NYU Wireless Drives Next-Generation Technology

Dec. 23, 2016
Students and faculty at NYU Wireless are fervently working to create the wireless technology of the future.
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1. This photo shows the transmitter box used for channel-sounding measurements.

The New York University (NYU) Wireless academic research center in Brooklyn, N.Y., is at the forefront of tomorrow’s wireless technology. Led by its founding director, Professor Ted Rappaport, NYU Wireless is focused on next-generation 5G wireless networks, with millimeter-wave technology being a major research area. NYU WIRELESS combines NYU’s Tandon School of Engineering, School of Medicine, and Courant Institute of Mathematical Sciences. Among its 16 industrial affiliates are Keysight Technologies and National Instruments (NI).

Although the center is known for its 5G research, a conversation with Rappaport during a recent visit to the NYU Wireless facility revealed that he is actually looking beyond that. He said his goal is to have leaders of “where the market will be.” Looking into the future, Rappaport said he believes that we will someday have true three-dimensional (3D) video. He explained how NYU Wireless is investigating frequencies above 100 GHz into the sub-terahertz region.

The visit included a tour of two of the facility’s labs. The first stop was the channel-sounding lab (Figs. 1 and 2). “We have brought our equipment to locations in both Brooklyn and Manhattan to do measurements in the urban environment,” said George MacCartney Jr., an engineering Ph.D. candidate. “We elevate the transmitter to a lamppost level, which is expected for millimeter-wave access points in the future.

“Conducting measurements in different environments and scenarios allows us to create an overall physical model,” he continues. “Other people can then use our model instead of having to go out into the field and conduct their own measurements. We rotate the antennas along the azimuth and elevation planes at many different angles in order to gain an omnidirectional sense of the environment.” Interestingly enough, the antennas can actually be positioned with a PlayStation 3 controller, which is remotely controlled via LabVIEW.

2. Here, Professor Rappaport and students are gathered in the channel-sounding lab.

In terms of future goals, MacCartney Jr. added, “We are hoping that future measurement systems utilize phased arrays that can electronically steer the beams. This will allow very fast measurements to be performed.” Moreover, new students are examining frequencies above 100 GHz.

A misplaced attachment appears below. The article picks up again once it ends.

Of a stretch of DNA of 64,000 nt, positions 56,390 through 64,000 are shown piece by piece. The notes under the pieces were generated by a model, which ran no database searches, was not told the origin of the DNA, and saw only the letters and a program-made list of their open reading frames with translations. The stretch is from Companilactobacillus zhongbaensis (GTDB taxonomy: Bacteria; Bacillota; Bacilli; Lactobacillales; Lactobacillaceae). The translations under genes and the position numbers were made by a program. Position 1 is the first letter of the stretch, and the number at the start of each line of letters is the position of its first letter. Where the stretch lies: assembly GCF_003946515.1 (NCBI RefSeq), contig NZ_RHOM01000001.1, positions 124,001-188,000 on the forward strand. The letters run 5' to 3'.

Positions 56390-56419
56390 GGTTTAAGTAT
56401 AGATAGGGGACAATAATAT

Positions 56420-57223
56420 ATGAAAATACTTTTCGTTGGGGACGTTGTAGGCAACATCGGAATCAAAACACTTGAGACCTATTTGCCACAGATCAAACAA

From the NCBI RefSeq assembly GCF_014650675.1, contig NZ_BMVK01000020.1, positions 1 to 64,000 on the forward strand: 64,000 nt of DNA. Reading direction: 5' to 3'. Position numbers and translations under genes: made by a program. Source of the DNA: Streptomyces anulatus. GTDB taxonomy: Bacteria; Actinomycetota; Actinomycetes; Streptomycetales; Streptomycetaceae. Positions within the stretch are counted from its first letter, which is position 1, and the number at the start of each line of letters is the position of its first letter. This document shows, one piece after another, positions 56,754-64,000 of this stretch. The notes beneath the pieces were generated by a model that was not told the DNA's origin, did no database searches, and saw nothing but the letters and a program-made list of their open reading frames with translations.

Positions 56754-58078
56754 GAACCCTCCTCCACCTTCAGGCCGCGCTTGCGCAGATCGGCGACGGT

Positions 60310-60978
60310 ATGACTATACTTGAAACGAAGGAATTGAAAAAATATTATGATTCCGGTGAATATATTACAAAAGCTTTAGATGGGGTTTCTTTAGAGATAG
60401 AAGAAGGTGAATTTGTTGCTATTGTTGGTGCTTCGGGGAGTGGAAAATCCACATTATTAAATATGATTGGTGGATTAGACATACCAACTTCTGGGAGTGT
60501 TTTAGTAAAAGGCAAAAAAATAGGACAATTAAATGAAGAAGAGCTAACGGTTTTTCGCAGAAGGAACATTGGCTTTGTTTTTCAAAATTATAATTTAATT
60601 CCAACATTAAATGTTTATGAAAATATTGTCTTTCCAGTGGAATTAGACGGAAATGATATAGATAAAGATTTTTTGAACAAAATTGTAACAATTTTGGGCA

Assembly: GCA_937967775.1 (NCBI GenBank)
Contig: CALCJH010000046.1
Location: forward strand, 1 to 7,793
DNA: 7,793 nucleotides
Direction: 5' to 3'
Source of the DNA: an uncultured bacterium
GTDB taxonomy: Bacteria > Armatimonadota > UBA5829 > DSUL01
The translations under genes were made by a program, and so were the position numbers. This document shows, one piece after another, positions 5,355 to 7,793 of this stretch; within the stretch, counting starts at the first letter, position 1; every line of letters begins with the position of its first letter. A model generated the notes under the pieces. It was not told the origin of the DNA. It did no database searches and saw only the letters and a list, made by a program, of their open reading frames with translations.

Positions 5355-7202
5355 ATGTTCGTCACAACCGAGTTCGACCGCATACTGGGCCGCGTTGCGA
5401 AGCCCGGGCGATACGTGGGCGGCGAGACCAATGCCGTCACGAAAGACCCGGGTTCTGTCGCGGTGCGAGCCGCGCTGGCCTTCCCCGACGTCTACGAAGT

According to Rappaport, “Our equipment and our students—past and present—proved that millimeter waves would work. We went out to New York City and proved that you don’t need to have line-of-sight (LOS) for millimeter-waves—everyone thought you did. This was driven by our rotational mechanical systems.

“We take the knowledge of the radio channel and put it into software, which can be used by others,” he continued. “Over 5,000 people in engineering companies around the world are using the NYUSIM channel simulator, which is freely downloadable.”

The NYUSIM channel simulator, an open-source 5G channel model simulator, is a result of measurements along with 5G millimeter-wave channel models that have been developed from 2 to 73 GHz. NYUSIM can be used to generate spatial and temporal wideband channel impulse responses.

The next stop of the tour was the lab that is investigating phased arrays (Fig. 3). According to Aditya Dhananjay, a postdoctoral research fellow, as well as the co-founder and president of MilliLabs (www.millilabs.com), “One of the focal points of our research is tunable millimeter-wave communications. With millimeter-wave systems, highly directional antenna beams are needed to enable communication between a transmitter and a receiver.

3. This photo shows the phased-array system being used.

“In the lab, steering the beam in different directions can be achieved by rotating mounted antennas,” he continued. “But in reality, that’s not how you steer beams because they need to be steered on the order of microseconds. Steering beams on the order of microseconds requires phased arrays. We are one of the only schools with access to a phased-array system in our lab. We work with equipment from NI and Keysight.

“We also have millimeter-wave systems for data links,” added Dhananjay. “This capability allows us to send real data between a transmitter and a receiver instead of just measuring wireless propagation. We have also developed techniques to do phase-noise correction. At higher frequencies, oscillators tend to behave far worse than oscillators at lower frequencies. The techniques we have developed help to overcome hardware imperfections. We are also building millimeter-wave emulators.”

To summarize, NYU Wireless is clearly in the driver’s seat when it comes to 5G and millimeter-wave research. We can expect to see many more developments in the days ahead. On that note, the next Brooklyn 5G Summit will take place April 19-21, 2017.

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